President Harry Truman, on April 11, 1952, signed into law a bill that proclaimed the National Day of Prayer. Thereafter in 1988, President Ronald Reagan amended the law designating the first Thursday of May each year as the National Day of Prayer. While it is not a public holiday, there are countless prayer gatherings across the United States, many of which are non-denominational. As we all know, these are troubling times when we read about or view news accounts of horrific crimes and mass killings, hate mongers, widespread and highly polarized dissension, along with an increasing number of individuals who can be classified as morally bankrupt and/or lawless, lacking integrity, respect and appreciation of others. The new reality has brought forward the adage (click this link), “If we see something, say something.”
Nonetheless, all of us need to underscore the world is a magnificent place and people are basically good, even though there are exceptions which are often characterized as the new norm. Aside from what solid values, positive attitudes as well as divergent ideas, opinions and religious beliefs can bring to humanity, we need to have healthy relationships and strong support systems. We can make important choices to preserve humanity in today’s world, and make all of our lives better.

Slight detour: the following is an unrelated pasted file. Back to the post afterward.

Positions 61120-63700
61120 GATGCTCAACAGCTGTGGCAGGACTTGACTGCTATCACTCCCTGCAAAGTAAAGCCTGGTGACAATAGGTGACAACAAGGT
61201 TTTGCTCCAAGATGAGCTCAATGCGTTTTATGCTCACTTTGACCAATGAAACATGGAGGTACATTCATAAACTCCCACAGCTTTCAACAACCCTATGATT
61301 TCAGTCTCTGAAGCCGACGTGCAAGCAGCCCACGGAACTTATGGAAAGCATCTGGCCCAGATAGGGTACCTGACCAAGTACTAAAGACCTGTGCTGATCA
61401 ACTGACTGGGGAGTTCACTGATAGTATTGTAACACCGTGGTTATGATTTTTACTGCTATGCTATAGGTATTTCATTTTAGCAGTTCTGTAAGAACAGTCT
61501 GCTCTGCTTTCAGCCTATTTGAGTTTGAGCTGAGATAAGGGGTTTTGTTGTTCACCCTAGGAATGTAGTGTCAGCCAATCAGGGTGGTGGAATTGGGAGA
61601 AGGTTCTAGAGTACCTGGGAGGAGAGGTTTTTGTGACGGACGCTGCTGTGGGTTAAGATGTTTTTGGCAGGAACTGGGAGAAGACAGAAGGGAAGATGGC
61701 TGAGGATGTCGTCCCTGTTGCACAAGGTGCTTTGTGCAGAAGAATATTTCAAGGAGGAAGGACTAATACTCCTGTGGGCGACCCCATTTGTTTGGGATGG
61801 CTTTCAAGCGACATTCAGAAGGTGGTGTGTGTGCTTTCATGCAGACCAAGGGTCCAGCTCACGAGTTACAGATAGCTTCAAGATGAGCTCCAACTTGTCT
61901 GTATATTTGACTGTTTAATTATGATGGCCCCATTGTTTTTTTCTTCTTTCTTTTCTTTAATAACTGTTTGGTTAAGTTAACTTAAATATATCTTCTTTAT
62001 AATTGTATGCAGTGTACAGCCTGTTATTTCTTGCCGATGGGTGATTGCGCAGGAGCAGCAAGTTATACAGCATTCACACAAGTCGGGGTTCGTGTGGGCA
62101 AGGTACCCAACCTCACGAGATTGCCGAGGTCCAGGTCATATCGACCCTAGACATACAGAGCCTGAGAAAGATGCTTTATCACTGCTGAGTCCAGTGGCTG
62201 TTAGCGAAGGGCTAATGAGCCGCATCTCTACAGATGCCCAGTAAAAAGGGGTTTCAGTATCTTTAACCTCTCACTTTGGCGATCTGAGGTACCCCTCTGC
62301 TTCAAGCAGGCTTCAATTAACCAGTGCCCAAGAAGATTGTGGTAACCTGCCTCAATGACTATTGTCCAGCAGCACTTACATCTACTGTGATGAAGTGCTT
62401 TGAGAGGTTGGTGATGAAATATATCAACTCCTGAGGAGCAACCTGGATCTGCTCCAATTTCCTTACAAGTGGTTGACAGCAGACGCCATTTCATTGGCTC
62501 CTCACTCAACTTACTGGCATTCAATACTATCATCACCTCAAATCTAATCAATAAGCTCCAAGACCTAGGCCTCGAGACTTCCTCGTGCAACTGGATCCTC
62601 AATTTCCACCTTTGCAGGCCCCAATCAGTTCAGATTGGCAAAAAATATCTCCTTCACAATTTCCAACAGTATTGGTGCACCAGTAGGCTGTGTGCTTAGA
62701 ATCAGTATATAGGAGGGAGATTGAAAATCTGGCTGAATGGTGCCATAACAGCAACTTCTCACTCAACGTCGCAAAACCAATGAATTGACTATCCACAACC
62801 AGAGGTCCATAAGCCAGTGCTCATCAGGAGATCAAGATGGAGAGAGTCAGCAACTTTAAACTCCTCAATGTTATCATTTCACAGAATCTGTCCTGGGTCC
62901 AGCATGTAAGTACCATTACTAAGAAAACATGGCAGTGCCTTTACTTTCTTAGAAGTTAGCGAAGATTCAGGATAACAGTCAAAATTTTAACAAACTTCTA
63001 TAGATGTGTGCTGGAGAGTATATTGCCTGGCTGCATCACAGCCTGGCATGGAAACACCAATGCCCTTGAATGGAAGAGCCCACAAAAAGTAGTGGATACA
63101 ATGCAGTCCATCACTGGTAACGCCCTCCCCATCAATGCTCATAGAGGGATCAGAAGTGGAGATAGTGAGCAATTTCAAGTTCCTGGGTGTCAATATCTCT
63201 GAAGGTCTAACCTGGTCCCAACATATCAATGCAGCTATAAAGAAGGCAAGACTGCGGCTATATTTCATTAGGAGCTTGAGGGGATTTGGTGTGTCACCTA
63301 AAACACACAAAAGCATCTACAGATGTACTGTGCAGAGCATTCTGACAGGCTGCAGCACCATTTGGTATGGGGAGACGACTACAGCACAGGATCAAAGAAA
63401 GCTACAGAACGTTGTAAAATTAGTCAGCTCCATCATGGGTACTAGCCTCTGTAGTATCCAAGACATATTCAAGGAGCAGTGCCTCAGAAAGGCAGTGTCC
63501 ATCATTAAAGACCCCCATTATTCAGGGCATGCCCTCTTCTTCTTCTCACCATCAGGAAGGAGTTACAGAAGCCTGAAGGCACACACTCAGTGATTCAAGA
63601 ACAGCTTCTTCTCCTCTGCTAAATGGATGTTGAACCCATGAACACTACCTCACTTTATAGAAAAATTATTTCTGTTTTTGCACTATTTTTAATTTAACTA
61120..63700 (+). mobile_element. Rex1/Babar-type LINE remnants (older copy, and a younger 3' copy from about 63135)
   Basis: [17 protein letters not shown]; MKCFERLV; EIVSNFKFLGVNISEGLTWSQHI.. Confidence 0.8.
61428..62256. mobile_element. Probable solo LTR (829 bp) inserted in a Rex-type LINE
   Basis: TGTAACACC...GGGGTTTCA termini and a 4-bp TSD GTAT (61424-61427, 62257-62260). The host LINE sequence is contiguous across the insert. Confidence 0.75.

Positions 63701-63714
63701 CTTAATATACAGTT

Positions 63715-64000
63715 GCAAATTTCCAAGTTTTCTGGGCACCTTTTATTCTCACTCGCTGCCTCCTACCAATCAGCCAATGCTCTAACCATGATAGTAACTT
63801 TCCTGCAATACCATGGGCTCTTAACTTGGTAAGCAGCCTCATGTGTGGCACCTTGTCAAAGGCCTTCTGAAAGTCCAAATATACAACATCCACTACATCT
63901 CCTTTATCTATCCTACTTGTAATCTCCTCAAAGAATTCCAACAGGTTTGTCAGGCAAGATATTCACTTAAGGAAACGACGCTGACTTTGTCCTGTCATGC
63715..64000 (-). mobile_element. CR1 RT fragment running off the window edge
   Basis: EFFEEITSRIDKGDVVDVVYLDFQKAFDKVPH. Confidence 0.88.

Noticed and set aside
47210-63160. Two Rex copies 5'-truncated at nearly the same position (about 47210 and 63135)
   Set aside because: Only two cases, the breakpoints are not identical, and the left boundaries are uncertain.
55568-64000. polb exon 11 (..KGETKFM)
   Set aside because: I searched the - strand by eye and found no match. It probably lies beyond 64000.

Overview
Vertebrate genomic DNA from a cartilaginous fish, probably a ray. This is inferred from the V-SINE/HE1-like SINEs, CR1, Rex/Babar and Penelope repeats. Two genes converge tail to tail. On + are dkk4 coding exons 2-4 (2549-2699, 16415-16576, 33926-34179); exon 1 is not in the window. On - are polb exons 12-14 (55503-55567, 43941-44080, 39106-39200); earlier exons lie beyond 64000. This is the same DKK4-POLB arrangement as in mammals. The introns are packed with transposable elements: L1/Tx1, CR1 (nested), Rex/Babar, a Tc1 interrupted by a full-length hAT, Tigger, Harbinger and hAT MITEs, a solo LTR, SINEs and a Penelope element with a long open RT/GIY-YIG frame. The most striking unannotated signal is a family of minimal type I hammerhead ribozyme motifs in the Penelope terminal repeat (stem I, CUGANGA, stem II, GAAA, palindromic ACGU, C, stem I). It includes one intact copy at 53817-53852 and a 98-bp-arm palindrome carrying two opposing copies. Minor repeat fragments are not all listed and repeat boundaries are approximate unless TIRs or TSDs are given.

Let us start by smiling (click this link), as when it comes from the heart, it can be priceless. And, if you are not used to or feel comfortable smiling, try to think of a good reason to do so in a genuine way. The social value of a smile is that it shows we are likeable, happy and content. A smile is our gift to others, but most importantly (click this link), smiles are infectious for those in our surrounding to feel important, and appreciated. In addition, smiling can improve our own mood and, therefore, increase our positive thoughts and feelings.
Taking this one step further, we have all heard that “laughter is the best medicine.” And, studies have shown (click this link to read) how laughter can be powerful, referencing among other consequences, happier individuals live longer. In contrast to a “toxic” life filled with, among other emotions, stress from negativity, exposure to violence, and/or loneliness, positive thinking can produce a healthier and happier life.
Rabbi Dorsch of the Tifereth Israel Synagogue in San Diego was interviewed by KGTV Channel 10 News on Sunday, April 28, 2019 in response to the horrific killing at a local synagogue was quoted saying (click this link), “We have to give one another hugs and say we are not going to let this destroy us.” There has been a great deal written, considered highly effective and adopted by therapists that hugs have a synergistic effect (the whole is greater than the parts, or 2+2 =5 or 6), including the famous author and psychotherapist Virginia Satir, who is is a pioneer in the messaging value of hugs in family therapy and quoted in “10 Reasons Why We Need at Least 8 Hugs a Day” (click this link).
In conclusion, all of us can provide to others, and realize for ourselves, happiness, along with innumerable social and health benefits from a smile; and smiling can turn into laughter, which in and of itself is worth celebrating. Let’s not be part of the problem, but part of the solution, as we take each step today and forever. We can indeed make important choices in today’s world to preserve humanity, one person and one day at a time.